The long-term effects of the Coronavirus (COVID-19) pandemic and what they mean for practitioners

Emerging Minds, Australia, June, 2020

Resource Summary

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Key messages

  • Service providers believe that the Coronavirus (COVID-19) pandemic’s isolation period is likely to have long-term effects on children’s mental health.
  • Children living in households where there is family and domestic violence, alcohol and other drug use or increased parental stress have had limited access to support networks during this isolation period.
  • Practitioners in both adult and child-focused services will be challenged to explore the effects of social isolation on children’s mental health.
  • Non-judgmental or stigmatising practice with parents will be important if practitioners are to engage them about the possible effects of social isolation on their children’s mental health.

Emerging Minds has heard many stories of parental strategies that have helped support children throughout the challenges of the Coronavirus (COVID-19) pandemic. These stories have been heartening and inspirational.

One mother responded to her children’s complaints of boredom by putting a jar on the kitchen table, with fifty activities inside. She instructed her children to take one of the activities from the jar every time they felt bored, and then helped them to complete each activity. A father hid a series of clues around his neighbourhood, riding bikes with his children to each one and eventually finding their way to the treasure (two $5 notes, which were happily redeemed for donuts).

But not every child’s Coronavirus (COVID-19) pandemic story will end with positive memories. For some children, the reality of an inconsistent or unsafe home life has only intensified, as social isolation has denied them the sanctuary of friends, a supportive grandparent, or school. This may mean spending much more time with a parent who is perpetrating violence, whose mental health is being adversely affected by isolation, or who is drinking at unsafe levels.

 

Family and domestic violence

Within the first weeks of the pandemic, internet searches related to family and domestic violence (FDV) increased by 75% (Doran, 2020). However, women’s domestic and family violence services initially reported a decrease in women seeking help.

Ginny Cisneros, Director of Services at Women’s Safety Services, South Australia, says that the obstacles for women and children to access services increased during this time of isolation. “During the first month of the crisis, we saw an alarming reduction in the number of women who were calling our crisis line, even though we knew they were accessing information online,” she said. “However, in the last weeks we have experienced a 30% increase on usual volume as women are finding ways to access help, and restrictions are gradually lifted. This initial decrease, and then sharp rise is consistent with the data from our sister organisations in Europe, China and the United States.”

The impacts of life in isolation with a coercive or controlling parent are not yet known, but Ms. Cisneros expects the repercussions to be felt in all family service delivery for at least 12 months. “We are really worried about the long-term effects of that time for children,” she said. “Whether it’s not being able to go to school, or see grandparents, or go to the local skate park, we know that children have been denied that circuit breaker to the pressures of home. We worry about the effects of the developing brain for infants in homes where there is violence, and we worry about pregnant mothers.”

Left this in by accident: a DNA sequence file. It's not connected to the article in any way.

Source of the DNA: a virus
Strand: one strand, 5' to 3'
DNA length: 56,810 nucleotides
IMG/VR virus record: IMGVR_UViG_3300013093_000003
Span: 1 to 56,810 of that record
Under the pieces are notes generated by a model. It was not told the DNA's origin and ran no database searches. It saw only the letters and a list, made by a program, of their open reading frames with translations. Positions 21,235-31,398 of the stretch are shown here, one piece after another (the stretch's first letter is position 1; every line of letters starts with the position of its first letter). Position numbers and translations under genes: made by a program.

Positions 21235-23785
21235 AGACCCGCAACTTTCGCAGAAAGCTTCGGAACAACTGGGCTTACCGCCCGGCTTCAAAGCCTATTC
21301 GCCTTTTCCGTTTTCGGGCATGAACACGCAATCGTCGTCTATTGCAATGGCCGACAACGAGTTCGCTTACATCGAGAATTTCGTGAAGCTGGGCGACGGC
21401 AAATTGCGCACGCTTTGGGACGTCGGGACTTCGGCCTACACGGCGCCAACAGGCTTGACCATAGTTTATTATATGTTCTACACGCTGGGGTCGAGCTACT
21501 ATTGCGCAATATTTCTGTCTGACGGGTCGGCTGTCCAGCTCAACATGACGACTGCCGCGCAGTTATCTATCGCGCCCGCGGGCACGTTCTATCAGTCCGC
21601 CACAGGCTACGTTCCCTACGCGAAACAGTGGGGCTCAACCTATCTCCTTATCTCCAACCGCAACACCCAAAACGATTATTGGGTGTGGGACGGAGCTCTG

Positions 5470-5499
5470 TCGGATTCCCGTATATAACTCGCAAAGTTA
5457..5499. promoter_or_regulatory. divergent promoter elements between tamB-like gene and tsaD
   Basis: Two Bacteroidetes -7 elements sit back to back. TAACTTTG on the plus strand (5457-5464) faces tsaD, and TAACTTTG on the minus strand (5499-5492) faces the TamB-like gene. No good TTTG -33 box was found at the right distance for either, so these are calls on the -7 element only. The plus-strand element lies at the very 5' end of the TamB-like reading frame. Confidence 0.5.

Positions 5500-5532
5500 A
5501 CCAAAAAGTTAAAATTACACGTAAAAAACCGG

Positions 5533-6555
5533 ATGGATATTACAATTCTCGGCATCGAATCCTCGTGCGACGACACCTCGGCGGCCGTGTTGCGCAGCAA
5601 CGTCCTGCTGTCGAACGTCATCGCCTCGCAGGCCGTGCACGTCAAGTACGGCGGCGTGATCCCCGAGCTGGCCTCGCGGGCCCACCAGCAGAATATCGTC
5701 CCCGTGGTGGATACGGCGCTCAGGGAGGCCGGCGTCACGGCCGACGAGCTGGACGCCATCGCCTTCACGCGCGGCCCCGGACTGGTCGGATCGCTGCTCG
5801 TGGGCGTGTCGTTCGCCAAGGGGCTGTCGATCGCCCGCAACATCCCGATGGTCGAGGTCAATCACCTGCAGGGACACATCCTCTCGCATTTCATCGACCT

During and after the Coronavirus (COVID-19) pandemic, adult and family services will be challenged to work with parents who are concerned about how the period of isolation may have affected their child’s mental health and wellbeing. Women’s Safety Services South Australia has developed some resources to support practitioners to respond to safety concerns from mothers, and to support children who have been particularly affected by violence and abuse through this time of isolation.

For more information about how family and domestic violence affects children’s mental health, visit our e-learning course The Impact of FDV on the Child: An Introduction.

For more information on ways to have child-focused conversations with parents, visit our e-learning course FDV and Child-Aware Practice: Principles and Practice.

Mental health

Calls to Lifeline jumped in the first weeks of the Coronavirus (COVID-19) pandemic. Call numbers increased 30% throughout March, with 39% of calls directly regarding the pandemic (Medhora, 2020). Similarly, calls to Kids Helpline increased by 40% in March (SBS, 2020). This data shows that the mental health of children may be affected both by their experience of the increased stress exhibited by their parents, and by their own worries about the future; lack of connection with grandparents, extended family and friends; and restrictions on sporting and social activities.

Dr. Aerinn Morgan is a Senior Counsellor at Uniting Communities, who operate a Coronavirus (COVID-19) helpline in South Australia. “We are hearing from families who are living in close quarters, who are stressed, and who are often worried about the financial implications of real or potential job losses,” Dr Morgan said. “Parents have told us about the effects of this stress on their mental health, even where they have not previously experienced these difficulties.”

Dr. Morgan says that in her experience, children tune into their parents’ distress, and this can have an impact on their social and emotional wellbeing. Looking ahead, Dr Morgan says ‘services will be challenged in the future to help parents unpack these impacts in a supportive and non-judgmental way.”

The 2015 Australian Child and Adolescent Survey of Mental Health and Wellbeing (Young Minds Matter) provides detailed information on the prevalence of specific mental health difficulties among children and adolescents aged 4-17 years (Lawrence, Johnson, Hafekost et. al., 2015). This survey found that 13.6% (approximately one in seven) children aged 4-11 years experienced mental health difficulties of clinical significance in the previous 12 months. Yet only one in six had accessed a service for it.

Children’s mental health cannot be separated from the broader context of their lives. Each aspect of a child’s ecology interacts with, influences, and supports the others.

Therefore, the changes that have occurred as a result of the Coronavirus (COVID-19) pandemic – increased stress, disconnection, or a lack of safety – have the potential to change and shape other areas of the child’s life, including their mental health.